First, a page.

Letter: 'There goes the neighborhood' signsI am angry and frustrated by the anti high-speed rail signs lining my street and other streets throughout Menlo Park and Palo Alto. It is unacceptable to use the phrase, "There goes the neighborhood," as a political slogan.
I'm not sure if those who have chosen to display the signs in their front yards are aware of the phrase's history, but these words sound familiar for a reason. Beginning in the 1950s, "There goes the neighborhood" was the refrain of white homeowners as they moved out of their homes to avoid contact with the black families who began to move in. They feared the dropping property values and general "contamination" that blacks would bring to their neighborhoods.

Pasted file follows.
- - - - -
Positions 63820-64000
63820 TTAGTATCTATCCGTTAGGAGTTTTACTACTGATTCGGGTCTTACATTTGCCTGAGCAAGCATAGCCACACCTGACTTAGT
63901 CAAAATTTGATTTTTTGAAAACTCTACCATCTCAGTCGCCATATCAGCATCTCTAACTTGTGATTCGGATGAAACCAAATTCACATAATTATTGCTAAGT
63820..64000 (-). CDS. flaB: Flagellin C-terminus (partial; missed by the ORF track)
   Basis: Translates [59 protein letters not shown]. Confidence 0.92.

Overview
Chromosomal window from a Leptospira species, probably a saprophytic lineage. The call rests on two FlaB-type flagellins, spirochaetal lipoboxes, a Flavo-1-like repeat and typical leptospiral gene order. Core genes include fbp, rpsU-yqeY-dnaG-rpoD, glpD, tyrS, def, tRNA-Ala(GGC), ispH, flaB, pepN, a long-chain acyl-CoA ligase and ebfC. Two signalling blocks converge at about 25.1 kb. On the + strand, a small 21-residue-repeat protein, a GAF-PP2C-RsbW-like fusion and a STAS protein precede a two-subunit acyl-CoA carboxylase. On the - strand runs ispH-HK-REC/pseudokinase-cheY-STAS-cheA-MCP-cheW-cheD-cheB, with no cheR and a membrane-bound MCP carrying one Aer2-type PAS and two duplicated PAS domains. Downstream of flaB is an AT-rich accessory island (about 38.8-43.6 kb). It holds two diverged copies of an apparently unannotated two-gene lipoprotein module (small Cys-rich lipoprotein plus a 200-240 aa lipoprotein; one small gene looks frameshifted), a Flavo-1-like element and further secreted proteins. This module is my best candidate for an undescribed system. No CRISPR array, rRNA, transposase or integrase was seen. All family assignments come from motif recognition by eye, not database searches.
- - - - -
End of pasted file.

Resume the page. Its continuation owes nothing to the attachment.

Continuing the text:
Residents who display this sign may not be familiar with its connotations. However, it is the responsibility of all citizens to educate themselves before making political decisions. "There goes the neighborhood" is not an obscure slogan buried deep in history books. Housing discrimination and residential segregation did not end in the 1950s. This slogan still wields power today.
My multiracial family has always felt welcomed in our largely white neighborhood and town. However, these signs lead me to believe that my own neighbors don't care to consider the discriminatory power of their words. The signs make me feel like an unwelcome outsider in the neighborhood I grew up in.
I don't want to live in a community where I have to pass by signs that harken wistfully back to the days of segregation. Those who display "There goes the neighborhood" signs should take them down immediately.
Emily Taylor, Menlo Park